Democritus taught that the Universe was made of empty space (void) and invisible, indivisible, particles called atoms that existed in innumerable quantity in infinite directions. As such, he was one of the first philosophers of a school of thought known as Atomism, which is thought to have begun with his teacher, Leucippus. Atomism continued on for centuries in Greek and Roman culture. In fact, in his book The Swerve, Stephen Greenblatt recounts the discovery of a poem (On Nature) by Lucretius Carus (99-55 BC), written about 300 years after Democritus died, that describes a material world in which everything is composed of minute particles, equivalent to Democritus’ “atoms.”
In On Generation and Corruption, Aristotle wrote that the views of Atomism were formed as a reply to Parmenides and the Eleatics who held the idea of the void to be impossible and all movement to be illusion. In modern parlance, followers of Parmenides would say that if a void exists, then it is “a thing,” so it cannot be nothing. In contrast, the Atomists posited the void as primary to existence and necessary to make any kind of movement possible. In this view, all matter on Earth, and all matter in the Universe, no matter how different in quality and quantity, was made of the same irreducible building blocks. Between all of these building blocks were various amounts of empty space. This empty space allowed some objects to move through others: an arrow through air, a hand through water, an axe through a block of wood. Whereas most thinking at the time, and Aristotelian doctrines soon thereafter, considered all substance and time to be continuous, Atomism presented matter as discrete.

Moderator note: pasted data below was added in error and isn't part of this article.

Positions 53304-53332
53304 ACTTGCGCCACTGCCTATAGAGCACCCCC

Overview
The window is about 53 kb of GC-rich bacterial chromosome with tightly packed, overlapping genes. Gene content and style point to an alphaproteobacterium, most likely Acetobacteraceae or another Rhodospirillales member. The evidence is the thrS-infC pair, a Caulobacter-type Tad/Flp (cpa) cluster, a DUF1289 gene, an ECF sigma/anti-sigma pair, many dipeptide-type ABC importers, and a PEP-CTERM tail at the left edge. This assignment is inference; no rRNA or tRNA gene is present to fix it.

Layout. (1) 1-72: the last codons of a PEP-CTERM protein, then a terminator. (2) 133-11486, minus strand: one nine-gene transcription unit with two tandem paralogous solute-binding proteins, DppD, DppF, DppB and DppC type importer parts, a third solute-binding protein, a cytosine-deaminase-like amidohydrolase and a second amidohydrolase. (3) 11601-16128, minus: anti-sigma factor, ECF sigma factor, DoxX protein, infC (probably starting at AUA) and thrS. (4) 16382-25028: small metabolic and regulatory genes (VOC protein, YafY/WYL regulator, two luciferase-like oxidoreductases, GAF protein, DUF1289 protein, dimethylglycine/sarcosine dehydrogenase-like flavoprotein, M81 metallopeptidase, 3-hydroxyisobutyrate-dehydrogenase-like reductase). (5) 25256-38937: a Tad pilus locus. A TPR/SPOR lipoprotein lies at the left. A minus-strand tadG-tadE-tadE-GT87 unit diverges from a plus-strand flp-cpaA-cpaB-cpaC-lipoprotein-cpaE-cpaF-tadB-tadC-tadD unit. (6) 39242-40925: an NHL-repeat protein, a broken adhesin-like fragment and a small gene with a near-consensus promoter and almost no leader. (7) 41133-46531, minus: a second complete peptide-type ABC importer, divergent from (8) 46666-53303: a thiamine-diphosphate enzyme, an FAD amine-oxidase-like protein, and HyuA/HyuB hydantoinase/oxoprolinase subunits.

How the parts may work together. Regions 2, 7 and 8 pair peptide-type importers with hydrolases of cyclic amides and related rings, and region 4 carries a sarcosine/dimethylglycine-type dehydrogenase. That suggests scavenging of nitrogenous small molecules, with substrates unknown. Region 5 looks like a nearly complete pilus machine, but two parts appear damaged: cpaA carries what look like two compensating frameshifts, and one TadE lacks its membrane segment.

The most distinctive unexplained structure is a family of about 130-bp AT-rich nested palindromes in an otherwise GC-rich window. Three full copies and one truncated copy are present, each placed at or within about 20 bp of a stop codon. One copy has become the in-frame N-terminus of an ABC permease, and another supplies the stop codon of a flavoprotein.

It is important to point out that even in his Principia, Isaac Newton wrestled with what to do about voids and space. His solution, which was mathematically helpful but ultimately shown by Einstein to be unnecessary (and incorrect), was to posit the idea of “absolute space” and “absolute time,” as explained in the passage from the Principia shown here. Einstein unified space and time in his theory of general relativity, which resolved many of the problems faced but not solved by Democritus, Aristotle, Copernicus, Newton, and countless other natural philosophers.
While Atomism was based primarily on speculation by philosophers, rather than experiments, it did introduce the idea that terrestrial and celestial substance was ultimately made of the same stuff. By using the composition of matter to explain motion, the Atomists also opened the possibility that terrestrial and celestial motion could be explained by the same underlying premises, an idea that did not gain wide acceptance until Descartes and Newton nearly two thousand years.